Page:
Rockingham County supervisors held public hearings on two major projects

HARRISONBURG, Va. (WHSV) – The Rockingham County Board of Supervisors met Wednesday night and held public hearings for two major projects. The council heard public comment on a proposed large apartment complex in the Stone Port area and a proposed large solar installation near Grottoes.

The first public hearing was for The Wentworth, a proposed 271-unit apartment complex that a Charlottesville developer hopes to build on property between Stone Spring and Apple Valley Roads.

“It’s not uncommon for situations to be approved on first request. It’s also not uncommon for them to be filed, so it will depend on what kind of information we glean from the public hearing that is different or perhaps in addition to what is presented as part of the case report, part of the application,” said Sallie Wolfe-Garrison, chairwoman of the Rockingham County Board of Supervisors.

The county planning commission unanimously recommended approval of the project at its September meeting.

The Board passed the concurrence motion 5-0. Supervisor William Kyger praised Cathcart officials after the hearing.

“I was pleased with their willingness to cooperate with the county and answer our questions and work with us, and I think they are great partners in this community,” he said.

Supervisors also held a public hearing on the Sun Ridge Solar Project, a proposal by NextEra Energy Resources that hopes to build a 150-acre, 563-acre solar farm off Highway 340 outside Grottoes near Lynwood Road.

“Are there other things that this area could be used for that would make more sense or is this an area compatible with large scale solar power for reasons that may be unique to this land use issue and that’s what it all comes down to is a land use issue,” Wolfe-Garrison said before the hearing.

The developer is applying for a special use permit for the project and requires a county exemption for a solar installation over 50 acres. If supervisors approve the project, it would only be the second large-scale solar installation to be approved in the county.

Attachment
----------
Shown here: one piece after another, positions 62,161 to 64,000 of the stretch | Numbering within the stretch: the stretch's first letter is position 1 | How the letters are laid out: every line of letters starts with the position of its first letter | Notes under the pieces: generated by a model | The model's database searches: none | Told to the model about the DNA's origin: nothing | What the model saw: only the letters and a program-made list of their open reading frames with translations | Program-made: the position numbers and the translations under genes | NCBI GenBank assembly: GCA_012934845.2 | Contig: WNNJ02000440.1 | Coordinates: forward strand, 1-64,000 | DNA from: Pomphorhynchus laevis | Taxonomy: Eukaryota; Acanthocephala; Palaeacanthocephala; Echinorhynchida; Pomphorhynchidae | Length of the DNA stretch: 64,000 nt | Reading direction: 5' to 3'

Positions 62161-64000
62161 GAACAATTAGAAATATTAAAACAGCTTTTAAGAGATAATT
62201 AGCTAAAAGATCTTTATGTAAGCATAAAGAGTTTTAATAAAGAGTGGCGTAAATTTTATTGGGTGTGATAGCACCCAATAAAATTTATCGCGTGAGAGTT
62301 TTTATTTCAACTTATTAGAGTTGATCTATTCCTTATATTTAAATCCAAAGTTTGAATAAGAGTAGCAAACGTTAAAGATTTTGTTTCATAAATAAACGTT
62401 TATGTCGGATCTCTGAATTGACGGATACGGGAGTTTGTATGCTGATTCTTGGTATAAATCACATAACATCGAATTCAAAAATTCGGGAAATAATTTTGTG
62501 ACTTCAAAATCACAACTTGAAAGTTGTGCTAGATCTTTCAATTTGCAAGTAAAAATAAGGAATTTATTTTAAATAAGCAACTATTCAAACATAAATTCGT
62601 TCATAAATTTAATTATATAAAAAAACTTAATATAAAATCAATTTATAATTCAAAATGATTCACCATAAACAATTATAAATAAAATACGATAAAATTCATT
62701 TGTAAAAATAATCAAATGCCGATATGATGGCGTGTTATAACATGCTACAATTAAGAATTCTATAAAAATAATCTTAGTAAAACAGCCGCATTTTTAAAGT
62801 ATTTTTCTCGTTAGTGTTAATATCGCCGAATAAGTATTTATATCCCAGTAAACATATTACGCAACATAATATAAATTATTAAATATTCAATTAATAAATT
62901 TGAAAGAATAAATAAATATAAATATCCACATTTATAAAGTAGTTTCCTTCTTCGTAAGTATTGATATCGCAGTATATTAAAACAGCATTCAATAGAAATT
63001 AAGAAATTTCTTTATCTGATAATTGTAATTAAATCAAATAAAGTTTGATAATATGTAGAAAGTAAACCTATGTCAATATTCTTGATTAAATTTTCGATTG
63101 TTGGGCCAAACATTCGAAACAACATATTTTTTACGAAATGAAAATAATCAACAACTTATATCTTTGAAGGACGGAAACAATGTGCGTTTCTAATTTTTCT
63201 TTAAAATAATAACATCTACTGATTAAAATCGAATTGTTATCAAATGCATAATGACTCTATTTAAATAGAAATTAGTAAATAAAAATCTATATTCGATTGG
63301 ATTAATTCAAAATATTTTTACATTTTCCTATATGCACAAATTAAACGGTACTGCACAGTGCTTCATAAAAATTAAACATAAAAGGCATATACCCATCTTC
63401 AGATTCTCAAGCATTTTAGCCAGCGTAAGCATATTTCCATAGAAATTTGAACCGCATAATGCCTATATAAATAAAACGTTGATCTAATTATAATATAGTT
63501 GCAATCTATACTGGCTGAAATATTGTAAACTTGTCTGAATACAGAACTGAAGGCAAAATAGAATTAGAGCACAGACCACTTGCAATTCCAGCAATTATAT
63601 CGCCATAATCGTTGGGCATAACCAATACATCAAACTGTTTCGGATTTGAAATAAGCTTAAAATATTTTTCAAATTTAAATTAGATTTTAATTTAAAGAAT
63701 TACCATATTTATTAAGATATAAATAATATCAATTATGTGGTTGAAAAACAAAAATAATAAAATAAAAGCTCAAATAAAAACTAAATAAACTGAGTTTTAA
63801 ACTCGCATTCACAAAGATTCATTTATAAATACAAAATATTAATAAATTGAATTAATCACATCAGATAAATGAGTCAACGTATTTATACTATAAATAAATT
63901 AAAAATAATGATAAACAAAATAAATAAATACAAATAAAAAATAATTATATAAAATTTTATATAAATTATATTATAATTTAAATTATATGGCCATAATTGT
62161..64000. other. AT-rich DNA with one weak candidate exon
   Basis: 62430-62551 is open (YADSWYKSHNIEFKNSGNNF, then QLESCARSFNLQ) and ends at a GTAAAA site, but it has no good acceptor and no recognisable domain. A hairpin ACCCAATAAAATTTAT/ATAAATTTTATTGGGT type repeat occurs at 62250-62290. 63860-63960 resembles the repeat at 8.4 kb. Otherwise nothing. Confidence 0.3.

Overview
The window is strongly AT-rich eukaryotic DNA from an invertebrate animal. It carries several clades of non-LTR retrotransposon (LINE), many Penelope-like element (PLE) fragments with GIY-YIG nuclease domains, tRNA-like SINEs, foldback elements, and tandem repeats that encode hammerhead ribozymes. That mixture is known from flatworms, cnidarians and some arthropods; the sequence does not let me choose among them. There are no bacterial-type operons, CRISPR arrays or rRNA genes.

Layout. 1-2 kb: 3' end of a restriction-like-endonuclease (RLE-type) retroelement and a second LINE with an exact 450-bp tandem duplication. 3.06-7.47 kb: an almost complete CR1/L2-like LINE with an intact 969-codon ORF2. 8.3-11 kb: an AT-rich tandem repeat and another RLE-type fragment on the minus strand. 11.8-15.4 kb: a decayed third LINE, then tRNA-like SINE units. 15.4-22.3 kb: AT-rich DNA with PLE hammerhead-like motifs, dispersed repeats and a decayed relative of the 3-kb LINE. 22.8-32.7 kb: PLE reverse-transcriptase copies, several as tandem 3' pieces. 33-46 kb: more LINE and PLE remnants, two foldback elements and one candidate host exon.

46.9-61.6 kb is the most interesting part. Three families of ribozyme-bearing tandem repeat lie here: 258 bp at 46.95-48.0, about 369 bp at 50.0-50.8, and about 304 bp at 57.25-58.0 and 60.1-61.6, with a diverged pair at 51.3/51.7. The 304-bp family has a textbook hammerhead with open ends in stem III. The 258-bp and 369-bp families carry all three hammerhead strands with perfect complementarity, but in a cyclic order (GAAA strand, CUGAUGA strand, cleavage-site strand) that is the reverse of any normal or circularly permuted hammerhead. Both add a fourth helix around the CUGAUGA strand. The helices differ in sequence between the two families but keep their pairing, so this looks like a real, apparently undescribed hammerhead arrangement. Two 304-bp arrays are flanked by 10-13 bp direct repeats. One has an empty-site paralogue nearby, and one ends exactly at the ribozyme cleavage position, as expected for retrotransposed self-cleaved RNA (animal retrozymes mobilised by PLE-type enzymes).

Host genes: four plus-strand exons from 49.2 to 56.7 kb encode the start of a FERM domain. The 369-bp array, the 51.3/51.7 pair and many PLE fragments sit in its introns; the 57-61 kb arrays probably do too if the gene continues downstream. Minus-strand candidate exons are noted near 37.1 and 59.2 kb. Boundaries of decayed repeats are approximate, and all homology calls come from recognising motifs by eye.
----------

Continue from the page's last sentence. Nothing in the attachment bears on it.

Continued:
Sun Ridge Solar officials said the farm would provide all the benefits of solar energy without loss of farmland in the county or impairing mountain views.

However, the board and community members disputed that 30 acres would have to be cleared to build the solar farm.

“The section that I got to look at is little sad bushy Christmas trees hanging in there, but it pains me, uh, to think we’d be cutting down 30 acres of hardwood for what’s supposed to be a environmental project,” Kim Sandum, a Rockingham County resident said.

Others have asked who exactly benefits from solar energy. While some neighbors of the land have given the farm a thumbs up for fear that a housing estate will take over the land if the solar installation is not approved.

During the meeting, supervisors also held further discussions about a possible kennel ordinance in the county.

“What the discussion of tonight’s meeting is going to focus on is an opportunity for us to air whatever we’ve heard collectively or individually and then look at them and say that’s what we need to focus on. “said Wolfe-Garrison.

The ordinance would provide regulations for dog breeding operations in the county such as the size of the kennel, the number of dogs allowed to be bred, and the conditions under which the dogs must be kept. Wolfe-Garrison said supervisors received a wide range of feedback on the proposal. .

“We have been told that we should not be involved and that we should be fully involved. So our job tonight is to decide where in this area of ​​involvement is it appropriate for county governance to be involved. What does it look like?” she said.

Supervisors took no action on the order Wednesday.

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